Inducing pregnant women at around 39 weeks could reduce term stillbirths by up to half. If the induction is done under carefully controlled conditions and both mother and baby are healthy, then
the avoidable tragedy of stillbirths could be reduced drastically.
Induction of labour in older mothers is widely practiced as an intervention perceived to reduce the risk of late stillbirth. A recent survey showed that nearly two out of five (37%) of
obstetricians offer induction of labour at term to women aged 40–44 years of age and 55% to those ≥ 45 years old. Elective caesarean sections in older women are also rising and studies suggest
there is a lower threshold among patients and providers to perform a caesarean section in older women.
The average age of childbirth is rising markedly across Western countries. In the United Kingdom the proportion of maternities in women aged 35 years or over has increased from 8%
(approximately 180,000 maternities) in 1985–87 to 20% (almost 460,000 maternities) in 2006–8 and in women aged 40 years and older has trebled in this time from 1.2% (almost 27,000 maternities) to
3.6% (approximately 82 000 maternities).
According to the Stillbirth and Neonatal Death Charity (https://www.uk-sands.org/),
in 2013, over 100
babies were either stillborn or died in the first four weeks of life every week in
the UK which is one in every 137
births, we believe that many of these deaths are preventable, and that this level of baby loss is completely unacceptable2.
"There are many things we cannot change –
such as for example genetic abnormalities – but term death can be reduced significantly. By and large, society expects women to have
natural births so this concept may be seen as controversial. The biggest barrier to inducing women appropriately is that they are often given advice based on old data which suggested that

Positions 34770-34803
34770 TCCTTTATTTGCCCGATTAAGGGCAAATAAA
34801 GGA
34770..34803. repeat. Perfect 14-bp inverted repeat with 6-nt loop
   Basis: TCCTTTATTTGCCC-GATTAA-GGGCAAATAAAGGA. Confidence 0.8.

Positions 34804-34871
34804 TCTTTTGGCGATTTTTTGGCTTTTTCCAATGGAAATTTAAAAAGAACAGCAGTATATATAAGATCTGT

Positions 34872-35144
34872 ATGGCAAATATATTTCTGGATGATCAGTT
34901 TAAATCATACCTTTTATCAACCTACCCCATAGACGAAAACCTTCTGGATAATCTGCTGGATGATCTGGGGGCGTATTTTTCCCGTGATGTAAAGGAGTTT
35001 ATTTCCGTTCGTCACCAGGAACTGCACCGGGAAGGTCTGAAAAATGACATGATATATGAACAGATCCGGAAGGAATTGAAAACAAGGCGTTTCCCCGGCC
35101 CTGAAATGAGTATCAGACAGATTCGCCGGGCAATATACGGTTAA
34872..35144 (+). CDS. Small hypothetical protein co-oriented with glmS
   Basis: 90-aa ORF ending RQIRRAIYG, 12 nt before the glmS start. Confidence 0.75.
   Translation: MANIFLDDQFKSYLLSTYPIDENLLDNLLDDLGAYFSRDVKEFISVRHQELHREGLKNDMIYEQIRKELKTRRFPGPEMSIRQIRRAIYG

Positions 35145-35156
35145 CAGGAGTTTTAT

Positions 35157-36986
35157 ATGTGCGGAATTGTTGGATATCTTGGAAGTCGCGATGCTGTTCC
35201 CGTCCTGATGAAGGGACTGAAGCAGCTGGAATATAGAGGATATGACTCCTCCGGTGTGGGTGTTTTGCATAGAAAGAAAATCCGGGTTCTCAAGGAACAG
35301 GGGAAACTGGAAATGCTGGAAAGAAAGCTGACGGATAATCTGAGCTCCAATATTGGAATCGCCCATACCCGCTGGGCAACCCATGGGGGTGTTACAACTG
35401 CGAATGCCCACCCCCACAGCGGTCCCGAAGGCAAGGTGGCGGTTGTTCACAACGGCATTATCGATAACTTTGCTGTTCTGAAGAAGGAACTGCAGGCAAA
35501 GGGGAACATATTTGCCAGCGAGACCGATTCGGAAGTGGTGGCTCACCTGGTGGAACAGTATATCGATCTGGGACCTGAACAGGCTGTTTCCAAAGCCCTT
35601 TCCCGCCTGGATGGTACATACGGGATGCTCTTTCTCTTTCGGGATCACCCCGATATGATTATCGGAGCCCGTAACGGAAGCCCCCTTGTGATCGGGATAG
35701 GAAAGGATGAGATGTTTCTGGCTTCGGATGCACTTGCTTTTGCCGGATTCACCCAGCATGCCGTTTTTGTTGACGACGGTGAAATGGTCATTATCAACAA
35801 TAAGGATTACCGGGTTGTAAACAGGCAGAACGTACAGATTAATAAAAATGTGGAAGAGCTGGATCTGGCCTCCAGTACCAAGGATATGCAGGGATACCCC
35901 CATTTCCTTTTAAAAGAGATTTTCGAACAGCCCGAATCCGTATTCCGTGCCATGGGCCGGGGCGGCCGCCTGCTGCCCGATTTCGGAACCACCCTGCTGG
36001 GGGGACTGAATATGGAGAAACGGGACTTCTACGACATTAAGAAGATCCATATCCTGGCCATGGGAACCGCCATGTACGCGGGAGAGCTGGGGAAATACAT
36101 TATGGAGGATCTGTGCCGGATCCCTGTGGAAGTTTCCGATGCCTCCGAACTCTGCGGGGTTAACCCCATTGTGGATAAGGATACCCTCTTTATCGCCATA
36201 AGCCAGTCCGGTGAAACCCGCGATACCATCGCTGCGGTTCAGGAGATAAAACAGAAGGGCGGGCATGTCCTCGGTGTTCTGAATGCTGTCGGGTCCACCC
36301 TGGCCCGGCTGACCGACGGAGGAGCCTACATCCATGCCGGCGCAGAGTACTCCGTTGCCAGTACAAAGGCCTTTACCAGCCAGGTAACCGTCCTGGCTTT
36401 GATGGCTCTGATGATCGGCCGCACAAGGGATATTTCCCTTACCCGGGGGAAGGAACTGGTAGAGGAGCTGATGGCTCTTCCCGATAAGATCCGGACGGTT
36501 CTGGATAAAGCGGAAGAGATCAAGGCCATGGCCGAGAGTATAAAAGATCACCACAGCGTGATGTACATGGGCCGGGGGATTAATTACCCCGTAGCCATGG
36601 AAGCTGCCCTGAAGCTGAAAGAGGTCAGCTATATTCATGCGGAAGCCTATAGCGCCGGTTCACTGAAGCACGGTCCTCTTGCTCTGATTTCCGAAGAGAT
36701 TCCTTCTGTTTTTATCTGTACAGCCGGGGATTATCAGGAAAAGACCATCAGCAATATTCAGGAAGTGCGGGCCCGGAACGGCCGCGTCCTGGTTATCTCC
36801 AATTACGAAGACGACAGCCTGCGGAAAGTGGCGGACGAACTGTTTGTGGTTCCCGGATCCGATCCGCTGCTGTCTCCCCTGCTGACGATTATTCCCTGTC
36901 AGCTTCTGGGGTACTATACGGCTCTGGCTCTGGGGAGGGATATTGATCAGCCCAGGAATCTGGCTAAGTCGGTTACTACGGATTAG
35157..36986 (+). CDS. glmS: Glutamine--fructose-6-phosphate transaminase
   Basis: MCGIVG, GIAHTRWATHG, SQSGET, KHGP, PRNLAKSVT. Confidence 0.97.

induction per se increases intervention rates, which we now know is proven categorically not to be the case. Women have a right to the best care based on a proper understanding of the best
evidence, which few currently have access to."
There is increasing evidence that induction of labour from 37 weeks of gestation also improves perinatal outcomes without increasing rates of caesarean section . This goes against the commonly
held belief that induction of labour leads to an increase in caesarean section rates.
There are several groups in the term stillbirths before labour:
growth-restricted babies and those with missed diabetes and conditions such as cholestasis (a liver disorder)
such as where the placenta separates or where the membranes rupture and the umbilical cord prolapses or infection sets in
something goes wrong in the labour. Sometimes the baby gets distressed which is missed due to bad CTG analysis (which monitors the baby's heart) and the baby dies. Or the labour is allowed to go
on too long and other issues like infection develop
Acute emergencies can largely be avoided by earlier induction as could all the late unexplained still births.
"Done properly, early induction at 39 weeks
is safe and does not need to increase Caesarean section rates or the rate of other interventions. In fact there is increasing evidence that the rate of Caesarean is lower and the normal delivery
rate higher if babies are born at 39 weeks.